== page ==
Do you ever notice how people are complete and total laggers when it comes to paying your invoices? They are GREAT at asking you to do stuff, following up with project related emails, and getting to the finish line of a big project, but as soon as you send an invoice- crickets.
Having a strong invoicing system in place is key for good cash flow in your business. You can have all the work in the world, but if people aren’t paying for that work in a timely manner, you get left with a big fat zero in your bank account.
But we can’t control what other people do, right?
Wrong! Well- not totally wrong, but while we can’t exactly control our clients, we can do a few things to encourage them to pay their invoices on time.
Here are 5 invoicing tricks that will get you paid faster:
Put a due date on your invoice
Don’t just send out an invoice that is due “at some point”. People need hard deadlines and dates, especially when it comes to paying bills. Even if your invoice is “Due on Receipt”, it’s still important to include an actual due date on your invoice.
Due dates feel more official to people and give them something concrete to wrap their head around. It’s much easier to remember, “That invoice is due next Friday,” rather than, “I need to pay that invoice sometime.”
Don’t expect your clients to make that shift for themselves. They won’t. It’s up to you to spell out when you want to get paid for your invoice so they know exactly what you expect from them and when.
Create an invoice reminder schedule
We all get busy and sometimes your clients just need a little reminder to pay their invoices on time. Creating a reminder schedule will give your clients the nudge they need to pay you so they don’t get lost in the whirlwind of the next thing.
How often you send reminders will depend on your invoice terms. If your invoice is due in 7 days, then you can send one reminder a few days before the invoice is due. If your invoice is due in 30 days, then send 2-3 reminders before the due date.
Create canned email templates for your reminder emails and save them in your email program. You don’t need to write a novel- just a concise note stating that their invoice is due in X days and how they can pay you.
Add sending your invoice reminders to your calendar or to-do list. If you are forgetful about sending reminders, pre-schedule them in Gmail using Boomerang, which is an extension that will let you write emails ahead of time and schedule a send date.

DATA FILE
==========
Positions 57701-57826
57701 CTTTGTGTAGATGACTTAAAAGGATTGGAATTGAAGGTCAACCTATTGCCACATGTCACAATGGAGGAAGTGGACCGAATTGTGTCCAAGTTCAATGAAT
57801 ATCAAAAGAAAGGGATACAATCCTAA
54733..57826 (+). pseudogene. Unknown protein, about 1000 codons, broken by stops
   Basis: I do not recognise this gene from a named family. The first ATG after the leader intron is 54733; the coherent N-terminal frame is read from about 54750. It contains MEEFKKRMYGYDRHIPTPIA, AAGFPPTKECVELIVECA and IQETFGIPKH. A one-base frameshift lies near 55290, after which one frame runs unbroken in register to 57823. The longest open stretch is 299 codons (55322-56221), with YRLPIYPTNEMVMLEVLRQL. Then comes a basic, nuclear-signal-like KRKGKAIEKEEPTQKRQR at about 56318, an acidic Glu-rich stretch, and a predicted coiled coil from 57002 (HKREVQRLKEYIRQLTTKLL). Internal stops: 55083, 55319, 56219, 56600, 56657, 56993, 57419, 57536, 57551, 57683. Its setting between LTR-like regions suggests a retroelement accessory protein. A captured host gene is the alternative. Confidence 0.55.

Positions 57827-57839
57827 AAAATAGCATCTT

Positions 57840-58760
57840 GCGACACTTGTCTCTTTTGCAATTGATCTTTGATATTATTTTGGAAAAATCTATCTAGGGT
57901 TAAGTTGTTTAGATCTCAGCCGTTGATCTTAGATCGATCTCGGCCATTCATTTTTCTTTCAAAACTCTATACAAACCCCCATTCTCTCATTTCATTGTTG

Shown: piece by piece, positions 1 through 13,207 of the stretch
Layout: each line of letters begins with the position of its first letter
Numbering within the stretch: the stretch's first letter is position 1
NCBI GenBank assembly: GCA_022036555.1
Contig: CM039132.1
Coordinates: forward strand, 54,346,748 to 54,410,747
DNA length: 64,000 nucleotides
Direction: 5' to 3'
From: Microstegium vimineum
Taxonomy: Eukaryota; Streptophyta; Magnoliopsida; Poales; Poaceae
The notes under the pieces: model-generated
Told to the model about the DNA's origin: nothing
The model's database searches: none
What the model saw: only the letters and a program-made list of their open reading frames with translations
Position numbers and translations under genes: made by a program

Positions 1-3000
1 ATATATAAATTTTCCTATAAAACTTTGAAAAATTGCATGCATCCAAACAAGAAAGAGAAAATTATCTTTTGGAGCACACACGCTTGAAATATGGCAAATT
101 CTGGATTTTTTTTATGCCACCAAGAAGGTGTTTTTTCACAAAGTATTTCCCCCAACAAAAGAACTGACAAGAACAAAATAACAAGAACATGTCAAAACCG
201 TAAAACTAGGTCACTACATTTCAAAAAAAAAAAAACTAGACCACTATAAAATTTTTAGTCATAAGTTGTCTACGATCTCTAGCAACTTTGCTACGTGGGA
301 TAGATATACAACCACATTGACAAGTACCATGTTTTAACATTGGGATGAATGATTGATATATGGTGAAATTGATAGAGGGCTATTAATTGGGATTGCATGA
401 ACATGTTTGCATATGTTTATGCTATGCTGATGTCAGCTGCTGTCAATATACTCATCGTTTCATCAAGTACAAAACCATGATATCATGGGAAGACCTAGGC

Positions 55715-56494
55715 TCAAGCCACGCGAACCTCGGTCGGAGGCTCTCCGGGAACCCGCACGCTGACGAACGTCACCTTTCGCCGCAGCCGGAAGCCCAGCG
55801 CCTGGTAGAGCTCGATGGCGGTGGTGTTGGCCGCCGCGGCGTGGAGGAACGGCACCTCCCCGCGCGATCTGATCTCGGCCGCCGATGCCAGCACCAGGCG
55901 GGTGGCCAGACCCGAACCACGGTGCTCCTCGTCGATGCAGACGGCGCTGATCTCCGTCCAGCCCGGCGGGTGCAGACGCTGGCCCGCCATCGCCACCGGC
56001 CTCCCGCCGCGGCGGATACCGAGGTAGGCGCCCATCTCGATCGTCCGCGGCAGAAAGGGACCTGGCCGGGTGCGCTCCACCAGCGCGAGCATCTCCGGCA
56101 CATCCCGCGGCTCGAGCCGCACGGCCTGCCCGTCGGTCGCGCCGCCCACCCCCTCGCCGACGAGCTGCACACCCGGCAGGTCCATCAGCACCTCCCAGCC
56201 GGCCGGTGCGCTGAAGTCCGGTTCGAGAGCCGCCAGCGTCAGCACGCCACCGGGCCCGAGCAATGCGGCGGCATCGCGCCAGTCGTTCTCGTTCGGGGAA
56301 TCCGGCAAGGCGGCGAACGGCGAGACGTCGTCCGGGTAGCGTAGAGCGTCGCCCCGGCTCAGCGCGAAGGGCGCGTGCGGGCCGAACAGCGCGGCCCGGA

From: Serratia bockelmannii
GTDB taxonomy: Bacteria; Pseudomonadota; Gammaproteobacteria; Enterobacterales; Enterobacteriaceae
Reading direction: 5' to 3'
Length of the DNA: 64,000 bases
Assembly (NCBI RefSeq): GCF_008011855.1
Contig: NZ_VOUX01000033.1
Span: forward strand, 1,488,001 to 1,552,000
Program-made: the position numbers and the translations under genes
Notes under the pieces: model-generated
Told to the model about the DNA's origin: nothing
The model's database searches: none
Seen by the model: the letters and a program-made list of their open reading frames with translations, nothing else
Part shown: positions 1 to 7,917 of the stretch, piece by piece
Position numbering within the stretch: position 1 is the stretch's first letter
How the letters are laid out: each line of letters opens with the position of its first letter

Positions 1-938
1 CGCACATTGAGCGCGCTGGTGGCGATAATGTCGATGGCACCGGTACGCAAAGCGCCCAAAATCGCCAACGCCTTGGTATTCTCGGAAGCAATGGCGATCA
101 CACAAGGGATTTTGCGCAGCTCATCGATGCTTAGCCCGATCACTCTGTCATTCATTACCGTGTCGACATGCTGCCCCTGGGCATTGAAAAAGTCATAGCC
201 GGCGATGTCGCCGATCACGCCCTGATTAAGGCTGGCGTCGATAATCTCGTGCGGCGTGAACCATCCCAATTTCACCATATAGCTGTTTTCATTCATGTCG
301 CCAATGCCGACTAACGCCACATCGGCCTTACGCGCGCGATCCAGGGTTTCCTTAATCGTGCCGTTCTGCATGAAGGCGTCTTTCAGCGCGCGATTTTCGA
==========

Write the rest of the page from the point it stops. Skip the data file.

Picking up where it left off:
Add a late fee to your invoice
A late fee is an effective way to get people to stop skipping out on your invoices. Even a nominal amount, like $25, is enough to get people to pay.
This is because everyone hates feeling like they’re throwing money away- and that is exactly how paying a late fee feels. It is SUCH a bummer to pay $25 (which could be used for a fun lunch date!) just because you procrastinated.
The trick with a late fee is that you have to enforce it. Don’t just say that you have a late fee and never charge it. If you do that people will expect you to waive the late fee all the time.
As soon as your invoices are late, send your client an updated invoice with the late fee included. It usually only takes 1-2 times paying a late fee for clients to get really good at paying their invoices on time.
Bill each job separately
One of the most common reasons invoices get delayed is because clients want to keep adding jobs to a project and the project drags on for-eva!
It’s totally cool to accept more work from a client, but instead of just adding all these random extras onto your original invoice, make a policy that you will bill each job separately.
This ensures that you get paid for the work you’ve actually completed on the original schedule, which improves your overall cash flow. If you expected to get paid for a big project on the 31st and your client keeps dragging out a project for months- that can really screw up how you manage the money in your business!
Instead of being at the mercy of your client’s whims, take control by invoicing each job separately.
Make your invoicing policies clear in your contracts
Have a separate section of your contract just for your invoicing and payment policies. Include your invoice terms (how long they have to pay you), your late fee policy, and your policy about billing jobs separately.
Next, to each of these policies, include a line for your client to initial. This signifies that these policies are important and the client should pay attention to them. It also gives you leverage if your charge a late fee and your client says, “I didn’t know you did that!” You can go back and show them exactly where they initialed on the contract.
Also, include your late fee policy on your invoices. People need repetition and having your late fee policy on the invoices will remind them that you have one and that you’re not afraid to use it!
What’s your favorite invoicing trick to get your clients to pay on time?